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Rearranging Faces

Audiences can try on ‘face corsets’, handle face implants and look at the history of facial surgery through models and images from the First World War at this thought-provoking object handling and discussion evening. The evening will also mark the launch of the Future Face book by Sandra Kemp which is accompanying the Wellcome Trust exhibition at the Science Museum.

Would wearing a face corset change how you feel about your identity? Join an artist, scientist and historical curator for a tour of thought-provoking medical objects from the past, present and future.

Can you tell who you are from looking in the mirror? What if your face were to be rearranged in some way? Artist Paddy Hartley has created unique face corsets that alter the shape of the wearer's face and will be demonstrating these on the audience. Through the corsets, Hartley examines perceptions of beauty and alternative means of achieving the wearer's ideals of perfection.

The corsets have been developed with Ian Thompson from the tissue-engineering group at Imperial College London, who uses cutting-edge material implants to repair facial injuries. Ian's research involves making and refining bioactive glass implants to reconstruct faces badly damaged by accidents or surgery. Bioactive glass has a very similar composition to bone, which encourages surrounding bone to grow around it. Ian will talk about these implants and how, through his collaboration with Paddy, science and art have converged to develop pioneering techniques.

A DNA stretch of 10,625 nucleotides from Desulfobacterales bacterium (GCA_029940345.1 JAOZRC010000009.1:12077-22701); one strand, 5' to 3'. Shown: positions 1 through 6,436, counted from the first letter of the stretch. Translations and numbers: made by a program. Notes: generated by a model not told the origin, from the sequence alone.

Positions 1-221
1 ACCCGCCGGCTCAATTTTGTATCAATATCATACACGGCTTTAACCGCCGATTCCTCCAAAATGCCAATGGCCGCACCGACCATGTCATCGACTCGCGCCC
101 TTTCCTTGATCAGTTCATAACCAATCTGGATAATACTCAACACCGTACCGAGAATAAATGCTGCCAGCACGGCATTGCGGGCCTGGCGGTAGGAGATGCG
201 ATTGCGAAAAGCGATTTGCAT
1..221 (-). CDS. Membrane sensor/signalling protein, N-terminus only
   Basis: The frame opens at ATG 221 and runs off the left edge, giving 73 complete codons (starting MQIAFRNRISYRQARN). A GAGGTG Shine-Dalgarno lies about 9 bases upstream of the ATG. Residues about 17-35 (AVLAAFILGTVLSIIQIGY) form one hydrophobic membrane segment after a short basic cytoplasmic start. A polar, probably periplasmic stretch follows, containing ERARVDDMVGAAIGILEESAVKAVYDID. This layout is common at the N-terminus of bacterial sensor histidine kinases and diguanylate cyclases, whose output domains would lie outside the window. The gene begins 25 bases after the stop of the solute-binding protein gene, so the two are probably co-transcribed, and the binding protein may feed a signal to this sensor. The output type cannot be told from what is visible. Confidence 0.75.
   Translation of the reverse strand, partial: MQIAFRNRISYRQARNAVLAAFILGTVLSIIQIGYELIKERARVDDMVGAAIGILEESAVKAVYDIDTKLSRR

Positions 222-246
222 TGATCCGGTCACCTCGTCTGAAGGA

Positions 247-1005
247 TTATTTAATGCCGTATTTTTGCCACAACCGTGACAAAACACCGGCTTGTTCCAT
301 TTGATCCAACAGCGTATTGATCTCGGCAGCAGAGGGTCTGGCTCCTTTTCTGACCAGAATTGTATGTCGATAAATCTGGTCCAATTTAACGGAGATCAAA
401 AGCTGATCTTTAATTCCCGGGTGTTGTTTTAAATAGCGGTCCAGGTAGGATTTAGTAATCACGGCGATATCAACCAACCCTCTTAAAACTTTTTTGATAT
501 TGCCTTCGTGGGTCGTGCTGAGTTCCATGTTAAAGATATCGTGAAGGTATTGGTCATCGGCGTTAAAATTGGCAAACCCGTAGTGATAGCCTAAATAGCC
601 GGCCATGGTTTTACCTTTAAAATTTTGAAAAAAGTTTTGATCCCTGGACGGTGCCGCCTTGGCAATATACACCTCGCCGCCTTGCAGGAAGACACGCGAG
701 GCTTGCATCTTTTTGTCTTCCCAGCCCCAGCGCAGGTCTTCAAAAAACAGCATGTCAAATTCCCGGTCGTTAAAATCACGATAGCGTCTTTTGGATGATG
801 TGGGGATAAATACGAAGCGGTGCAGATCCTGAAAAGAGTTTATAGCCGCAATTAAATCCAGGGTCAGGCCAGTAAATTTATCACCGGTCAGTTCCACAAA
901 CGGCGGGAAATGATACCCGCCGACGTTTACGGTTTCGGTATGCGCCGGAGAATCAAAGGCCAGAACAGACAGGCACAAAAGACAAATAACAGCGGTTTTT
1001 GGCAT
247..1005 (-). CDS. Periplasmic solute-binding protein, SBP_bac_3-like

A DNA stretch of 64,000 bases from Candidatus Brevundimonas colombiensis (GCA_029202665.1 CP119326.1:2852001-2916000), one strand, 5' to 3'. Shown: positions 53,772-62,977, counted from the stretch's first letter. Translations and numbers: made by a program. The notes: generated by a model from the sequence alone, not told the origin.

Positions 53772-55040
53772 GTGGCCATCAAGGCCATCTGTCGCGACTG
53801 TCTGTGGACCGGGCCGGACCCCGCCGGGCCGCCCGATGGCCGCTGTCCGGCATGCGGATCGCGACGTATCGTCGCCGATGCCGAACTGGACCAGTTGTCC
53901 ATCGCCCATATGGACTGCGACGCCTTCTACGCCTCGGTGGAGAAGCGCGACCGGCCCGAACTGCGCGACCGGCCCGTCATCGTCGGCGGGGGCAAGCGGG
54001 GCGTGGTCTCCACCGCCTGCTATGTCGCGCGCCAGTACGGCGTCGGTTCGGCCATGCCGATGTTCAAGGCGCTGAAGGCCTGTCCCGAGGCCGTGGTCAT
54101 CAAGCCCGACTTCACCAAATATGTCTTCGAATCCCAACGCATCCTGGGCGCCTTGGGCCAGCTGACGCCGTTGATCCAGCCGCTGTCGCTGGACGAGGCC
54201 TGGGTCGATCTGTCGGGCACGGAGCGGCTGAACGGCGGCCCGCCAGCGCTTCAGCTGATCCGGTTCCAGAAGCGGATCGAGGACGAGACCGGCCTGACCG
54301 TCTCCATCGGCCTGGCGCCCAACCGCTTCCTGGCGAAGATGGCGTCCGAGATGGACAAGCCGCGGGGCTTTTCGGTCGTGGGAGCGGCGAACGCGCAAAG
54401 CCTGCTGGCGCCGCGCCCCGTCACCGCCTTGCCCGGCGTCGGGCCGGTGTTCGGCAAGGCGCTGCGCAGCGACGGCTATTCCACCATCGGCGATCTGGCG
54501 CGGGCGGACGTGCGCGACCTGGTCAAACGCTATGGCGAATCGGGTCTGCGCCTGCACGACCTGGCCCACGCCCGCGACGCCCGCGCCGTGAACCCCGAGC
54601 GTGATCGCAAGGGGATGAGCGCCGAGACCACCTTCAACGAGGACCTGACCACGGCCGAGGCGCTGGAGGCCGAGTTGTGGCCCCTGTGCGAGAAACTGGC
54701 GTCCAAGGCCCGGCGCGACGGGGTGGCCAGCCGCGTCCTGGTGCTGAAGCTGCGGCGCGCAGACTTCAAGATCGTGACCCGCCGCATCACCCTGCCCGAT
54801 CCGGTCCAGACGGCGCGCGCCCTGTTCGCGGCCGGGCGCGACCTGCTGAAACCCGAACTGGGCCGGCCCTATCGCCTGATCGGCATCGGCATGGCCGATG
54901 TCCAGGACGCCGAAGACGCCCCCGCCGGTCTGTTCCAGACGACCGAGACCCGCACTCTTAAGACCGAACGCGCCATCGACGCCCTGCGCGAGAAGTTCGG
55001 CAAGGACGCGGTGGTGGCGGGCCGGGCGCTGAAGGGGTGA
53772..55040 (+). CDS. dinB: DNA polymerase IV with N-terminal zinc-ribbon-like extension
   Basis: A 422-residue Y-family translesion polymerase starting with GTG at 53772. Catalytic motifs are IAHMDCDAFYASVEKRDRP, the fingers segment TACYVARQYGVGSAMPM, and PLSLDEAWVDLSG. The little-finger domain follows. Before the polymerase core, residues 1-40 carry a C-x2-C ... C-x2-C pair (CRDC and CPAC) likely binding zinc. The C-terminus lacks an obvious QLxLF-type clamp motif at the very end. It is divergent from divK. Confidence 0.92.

Andrew Bamji, an expert on the historical origins of facial reconstruction and historical curator of the Gillies Archive, Queen Mary's Hospital, will look at the history of facial surgery. Queen Mary's was one of the pioneering hospitals performing plastic surgery of the face between 1917 and 1925. The Gillies Archive documents the pioneering facial reconstruction work of Dr Gillies during the First World War. It holds many facial plaster casts of the treated serviceman and illustrations and photographs documenting facial injury during the war. Andrew will show some of these artefacts and talk about his collaboration with Paddy and Ian.

Join Paddy, Ian and Andrew at this object handling and discussion evening. You'll be able to try on the face corsets, handle the bio-implants, watch footage of them in the making and find out more about the inspiration behind them.


Artist Paddy Hartley | talks | www
Dr Ian Thompson | talks
Dr Andrew Bamji | talks | www


Date and Time:

5 October 2004 at 6:30 pm


2 hours



Dana Centre
165 Queen's Gate
+44 20 79 42 40 40
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Organised by:

Science Museum
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Available from:

Tickets are FREE but must be pre-booked on: 020 7942 4040 or tickets@danacentre.org.uk

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